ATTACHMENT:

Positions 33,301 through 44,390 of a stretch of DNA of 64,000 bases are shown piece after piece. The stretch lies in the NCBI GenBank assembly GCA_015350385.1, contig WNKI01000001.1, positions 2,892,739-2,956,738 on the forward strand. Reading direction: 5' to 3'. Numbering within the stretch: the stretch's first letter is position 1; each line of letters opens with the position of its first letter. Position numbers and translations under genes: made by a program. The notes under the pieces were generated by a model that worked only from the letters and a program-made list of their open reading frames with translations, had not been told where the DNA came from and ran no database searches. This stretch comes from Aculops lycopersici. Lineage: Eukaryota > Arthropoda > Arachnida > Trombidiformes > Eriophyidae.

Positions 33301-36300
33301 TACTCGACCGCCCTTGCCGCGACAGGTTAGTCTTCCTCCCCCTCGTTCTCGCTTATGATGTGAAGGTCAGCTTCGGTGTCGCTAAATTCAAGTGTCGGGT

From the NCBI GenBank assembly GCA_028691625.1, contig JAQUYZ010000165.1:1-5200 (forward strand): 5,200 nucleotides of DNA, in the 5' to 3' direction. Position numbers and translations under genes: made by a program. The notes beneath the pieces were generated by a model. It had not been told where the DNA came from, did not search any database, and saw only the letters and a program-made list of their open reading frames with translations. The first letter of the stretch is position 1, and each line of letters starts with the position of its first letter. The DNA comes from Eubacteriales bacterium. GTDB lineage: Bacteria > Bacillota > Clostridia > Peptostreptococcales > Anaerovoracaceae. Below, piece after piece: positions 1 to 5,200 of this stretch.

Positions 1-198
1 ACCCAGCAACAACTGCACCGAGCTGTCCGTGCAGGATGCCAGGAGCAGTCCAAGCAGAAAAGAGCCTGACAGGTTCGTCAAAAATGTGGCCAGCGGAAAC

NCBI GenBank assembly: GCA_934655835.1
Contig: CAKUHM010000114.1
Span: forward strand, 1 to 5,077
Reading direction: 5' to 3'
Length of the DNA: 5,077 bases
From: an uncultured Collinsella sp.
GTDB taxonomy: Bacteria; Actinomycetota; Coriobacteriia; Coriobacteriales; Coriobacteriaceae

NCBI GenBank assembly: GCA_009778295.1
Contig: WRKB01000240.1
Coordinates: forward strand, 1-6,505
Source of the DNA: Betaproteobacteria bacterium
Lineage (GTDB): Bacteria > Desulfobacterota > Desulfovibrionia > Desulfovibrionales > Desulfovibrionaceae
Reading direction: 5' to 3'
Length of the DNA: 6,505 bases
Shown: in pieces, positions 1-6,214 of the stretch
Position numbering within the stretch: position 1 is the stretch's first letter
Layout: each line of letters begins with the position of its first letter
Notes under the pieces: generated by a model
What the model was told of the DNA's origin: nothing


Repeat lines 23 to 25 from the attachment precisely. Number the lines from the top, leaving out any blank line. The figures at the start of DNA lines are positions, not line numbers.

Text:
Layout: each line of letters begins with the position of its first letter
Notes under the pieces: generated by a model
What the model was told of the DNA's origin: nothing